They looked the other way as White men kept Black men from voting, first with terrorism and then with state election laws using grandfather clauses, which cut out Black men without mentioning race by permitting a man to vote if his grandfather had; literacy tests in which White registrars got to decide who passed; poll taxes; and so on. States also cut up districts unevenly to favor the Democrats, who ran an all-White, segregationist party. By 1880 the south was solidly Democratic, and it would remain so until 1964.
Southern states always held elections: it was just foreordained that the Democrats would win them. Black Americans never accepted this state of affairs, but their opposition did not gain powerful national traction until after World War II.
During that war, Americans from all walks of life had turned out to defeat fascism, a government system based on the idea that some people are better than others. Americans defended democracy and, for all that Black Americans fought in segregated units, and that race riots broke out in cities across the country during the war years, and that the government interned Japanese Americans, lawmakers began to recognize that the nation could not effectively define itself as a democracy if Black and Brown people lived in substandard housing, received substandard educations, could not advance from menial jobs, and could not vote to change any of those circumstances.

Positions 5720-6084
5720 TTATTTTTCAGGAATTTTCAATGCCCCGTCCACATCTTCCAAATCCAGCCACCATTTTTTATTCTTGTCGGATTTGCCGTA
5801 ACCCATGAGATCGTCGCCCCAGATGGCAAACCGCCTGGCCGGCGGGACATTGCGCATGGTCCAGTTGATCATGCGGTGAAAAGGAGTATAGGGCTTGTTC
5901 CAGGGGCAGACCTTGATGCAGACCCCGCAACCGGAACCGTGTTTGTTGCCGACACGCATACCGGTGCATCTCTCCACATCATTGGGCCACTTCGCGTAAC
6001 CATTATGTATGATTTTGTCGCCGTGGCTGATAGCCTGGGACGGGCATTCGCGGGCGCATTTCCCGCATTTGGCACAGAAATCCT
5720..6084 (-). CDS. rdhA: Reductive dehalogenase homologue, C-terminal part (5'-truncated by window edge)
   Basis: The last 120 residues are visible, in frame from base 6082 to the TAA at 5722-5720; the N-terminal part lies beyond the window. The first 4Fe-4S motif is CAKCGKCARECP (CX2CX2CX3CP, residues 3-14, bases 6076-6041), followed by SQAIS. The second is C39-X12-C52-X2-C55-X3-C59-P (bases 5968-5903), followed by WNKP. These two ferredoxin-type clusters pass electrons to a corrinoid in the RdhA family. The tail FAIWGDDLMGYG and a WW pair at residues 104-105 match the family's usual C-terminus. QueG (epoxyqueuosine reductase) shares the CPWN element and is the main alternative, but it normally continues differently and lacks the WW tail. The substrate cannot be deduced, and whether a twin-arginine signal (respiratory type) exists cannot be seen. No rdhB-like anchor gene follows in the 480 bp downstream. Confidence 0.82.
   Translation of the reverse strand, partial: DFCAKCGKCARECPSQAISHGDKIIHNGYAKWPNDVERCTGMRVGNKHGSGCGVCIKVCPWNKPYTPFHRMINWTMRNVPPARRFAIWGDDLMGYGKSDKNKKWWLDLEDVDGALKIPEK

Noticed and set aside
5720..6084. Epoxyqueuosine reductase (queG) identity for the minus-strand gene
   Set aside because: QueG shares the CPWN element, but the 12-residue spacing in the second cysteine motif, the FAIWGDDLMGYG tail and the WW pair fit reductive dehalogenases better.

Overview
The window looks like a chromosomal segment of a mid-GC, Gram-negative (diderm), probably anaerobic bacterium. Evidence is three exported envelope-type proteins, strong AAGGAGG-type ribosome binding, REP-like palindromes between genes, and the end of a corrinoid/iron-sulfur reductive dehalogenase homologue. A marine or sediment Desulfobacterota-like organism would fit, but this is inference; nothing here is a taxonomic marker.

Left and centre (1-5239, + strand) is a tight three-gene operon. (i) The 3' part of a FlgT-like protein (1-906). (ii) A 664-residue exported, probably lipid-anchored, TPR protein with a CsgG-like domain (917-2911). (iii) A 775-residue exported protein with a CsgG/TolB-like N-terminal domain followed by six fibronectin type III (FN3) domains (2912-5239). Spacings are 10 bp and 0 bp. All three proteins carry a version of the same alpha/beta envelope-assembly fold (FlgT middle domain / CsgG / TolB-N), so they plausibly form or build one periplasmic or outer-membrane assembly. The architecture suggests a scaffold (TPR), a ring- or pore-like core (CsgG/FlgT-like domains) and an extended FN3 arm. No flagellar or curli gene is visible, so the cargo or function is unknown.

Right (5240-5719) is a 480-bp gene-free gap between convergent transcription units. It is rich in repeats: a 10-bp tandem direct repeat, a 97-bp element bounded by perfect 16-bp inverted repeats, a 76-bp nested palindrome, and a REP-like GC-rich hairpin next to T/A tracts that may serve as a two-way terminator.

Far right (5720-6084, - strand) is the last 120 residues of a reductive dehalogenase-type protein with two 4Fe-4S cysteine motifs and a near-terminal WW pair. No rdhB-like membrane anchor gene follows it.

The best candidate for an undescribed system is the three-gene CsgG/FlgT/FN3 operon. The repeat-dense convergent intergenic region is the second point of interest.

Meanwhile, Black Americans and people of color who had fought for the nation overseas brought home their determination to be treated equally, especially as the financial collapse of European countries loosened their grip on their former African and Asian colonies, launching new nations.
Those interested in advancing Black rights turned, once again, to the federal government to overrule discriminatory state laws. Spurred by lawyer Thurgood Marshall, judges used the due process clause and the equal protection clause of the Fourteenth Amendment to argue that the protections in the Bill of Rights applied to the states, that is, the states could not deprive any American of equality.
In 1954, the Supreme Court under Chief Justice Earl Warren, the former Republican governor of California, used this doctrine when it handed down the Brown v. Board of Education decision declaring segregated schools unconstitutional.